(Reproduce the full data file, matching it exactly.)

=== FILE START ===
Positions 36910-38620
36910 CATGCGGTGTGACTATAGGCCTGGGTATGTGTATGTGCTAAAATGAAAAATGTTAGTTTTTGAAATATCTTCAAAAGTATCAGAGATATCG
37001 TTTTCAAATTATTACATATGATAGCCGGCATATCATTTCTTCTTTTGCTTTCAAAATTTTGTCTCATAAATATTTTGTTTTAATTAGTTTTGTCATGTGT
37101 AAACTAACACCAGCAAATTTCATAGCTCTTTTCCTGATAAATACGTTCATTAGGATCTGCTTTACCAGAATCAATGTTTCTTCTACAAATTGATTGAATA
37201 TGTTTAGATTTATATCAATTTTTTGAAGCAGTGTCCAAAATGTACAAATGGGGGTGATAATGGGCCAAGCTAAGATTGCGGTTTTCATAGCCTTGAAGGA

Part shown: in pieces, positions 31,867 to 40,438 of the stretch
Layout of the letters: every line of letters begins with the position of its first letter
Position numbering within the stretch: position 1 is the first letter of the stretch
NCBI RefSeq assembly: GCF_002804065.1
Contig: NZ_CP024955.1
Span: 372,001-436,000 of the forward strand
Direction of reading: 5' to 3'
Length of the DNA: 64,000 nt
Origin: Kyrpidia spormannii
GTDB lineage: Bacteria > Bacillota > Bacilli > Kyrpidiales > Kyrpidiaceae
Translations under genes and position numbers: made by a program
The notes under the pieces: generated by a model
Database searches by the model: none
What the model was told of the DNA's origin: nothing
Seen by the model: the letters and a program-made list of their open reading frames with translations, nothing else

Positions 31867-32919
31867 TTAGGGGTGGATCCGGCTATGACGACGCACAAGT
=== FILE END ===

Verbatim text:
Positions 36910-38620
36910 CATGCGGTGTGACTATAGGCCTGGGTATGTGTATGTGCTAAAATGAAAAATGTTAGTTTTTGAAATATCTTCAAAAGTATCAGAGATATCG
37001 TTTTCAAATTATTACATATGATAGCCGGCATATCATTTCTTCTTTTGCTTTCAAAATTTTGTCTCATAAATATTTTGTTTTAATTAGTTTTGTCATGTGT
37101 AAACTAACACCAGCAAATTTCATAGCTCTTTTCCTGATAAATACGTTCATTAGGATCTGCTTTACCAGAATCAATGTTTCTTCTACAAATTGATTGAATA
37201 TGTTTAGATTTATATCAATTTTTTGAAGCAGTGTCCAAAATGTACAAATGGGGGTGATAATGGGCCAAGCTAAGATTGCGGTTTTCATAGCCTTGAAGGA

Part shown: in pieces, positions 31,867 to 40,438 of the stretch
Layout of the letters: every line of letters begins with the position of its first letter
Position numbering within the stretch: position 1 is the first letter of the stretch
NCBI RefSeq assembly: GCF_002804065.1
Contig: NZ_CP024955.1
Span: 372,001-436,000 of the forward strand
Direction of reading: 5' to 3'
Length of the DNA: 64,000 nt
Origin: Kyrpidia spormannii
GTDB lineage: Bacteria > Bacillota > Bacilli > Kyrpidiales > Kyrpidiaceae
Translations under genes and position numbers: made by a program
The notes under the pieces: generated by a model
Database searches by the model: none
What the model was told of the DNA's origin: nothing
Seen by the model: the letters and a program-made list of their open reading frames with translations, nothing else

Positions 31867-32919
31867 TTAGGGGTGGATCCGGCTATGACGACGCACAAGT